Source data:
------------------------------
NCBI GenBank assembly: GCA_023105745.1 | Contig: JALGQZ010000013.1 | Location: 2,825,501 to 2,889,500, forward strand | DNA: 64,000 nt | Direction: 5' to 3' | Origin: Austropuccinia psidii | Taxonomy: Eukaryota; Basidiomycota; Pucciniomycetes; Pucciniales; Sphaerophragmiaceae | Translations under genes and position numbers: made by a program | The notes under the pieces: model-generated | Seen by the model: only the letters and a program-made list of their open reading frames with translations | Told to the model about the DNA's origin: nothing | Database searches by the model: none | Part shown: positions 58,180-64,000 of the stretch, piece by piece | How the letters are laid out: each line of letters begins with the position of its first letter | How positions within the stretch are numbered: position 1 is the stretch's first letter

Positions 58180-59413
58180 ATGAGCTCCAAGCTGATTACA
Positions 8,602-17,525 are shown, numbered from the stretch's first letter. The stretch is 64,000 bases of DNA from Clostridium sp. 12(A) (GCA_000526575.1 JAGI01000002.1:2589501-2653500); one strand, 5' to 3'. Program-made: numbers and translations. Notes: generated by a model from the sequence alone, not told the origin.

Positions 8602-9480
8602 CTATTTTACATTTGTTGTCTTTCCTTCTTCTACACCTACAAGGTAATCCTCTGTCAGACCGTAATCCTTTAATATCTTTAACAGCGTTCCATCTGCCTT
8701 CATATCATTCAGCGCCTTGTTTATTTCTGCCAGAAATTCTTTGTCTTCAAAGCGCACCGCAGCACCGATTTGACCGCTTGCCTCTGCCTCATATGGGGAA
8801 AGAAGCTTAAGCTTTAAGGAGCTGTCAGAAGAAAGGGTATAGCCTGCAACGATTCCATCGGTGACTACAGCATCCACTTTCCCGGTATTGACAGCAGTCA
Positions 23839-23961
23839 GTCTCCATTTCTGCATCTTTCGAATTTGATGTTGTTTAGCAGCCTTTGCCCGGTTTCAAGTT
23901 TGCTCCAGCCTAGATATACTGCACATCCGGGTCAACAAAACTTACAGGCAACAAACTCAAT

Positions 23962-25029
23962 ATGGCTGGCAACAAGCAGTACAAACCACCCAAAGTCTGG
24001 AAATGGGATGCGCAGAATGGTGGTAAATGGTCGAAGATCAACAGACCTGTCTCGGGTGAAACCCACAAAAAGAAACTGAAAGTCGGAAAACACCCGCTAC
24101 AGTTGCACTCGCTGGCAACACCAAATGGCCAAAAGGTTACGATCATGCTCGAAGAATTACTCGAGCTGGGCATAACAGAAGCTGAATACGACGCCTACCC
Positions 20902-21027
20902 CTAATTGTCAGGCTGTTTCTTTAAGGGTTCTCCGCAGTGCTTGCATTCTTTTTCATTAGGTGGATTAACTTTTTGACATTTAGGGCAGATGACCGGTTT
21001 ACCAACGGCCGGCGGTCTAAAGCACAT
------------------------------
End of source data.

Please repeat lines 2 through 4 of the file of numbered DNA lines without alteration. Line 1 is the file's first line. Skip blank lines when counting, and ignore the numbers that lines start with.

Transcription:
Positions 58180-59413
58180 ATGAGCTCCAAGCTGATTACA
Positions 8,602-17,525 are shown, numbered from the stretch's first letter. The stretch is 64,000 bases of DNA from Clostridium sp. 12(A) (GCA_000526575.1 JAGI01000002.1:2589501-2653500); one strand, 5' to 3'. Program-made: numbers and translations. Notes: generated by a model from the sequence alone, not told the origin.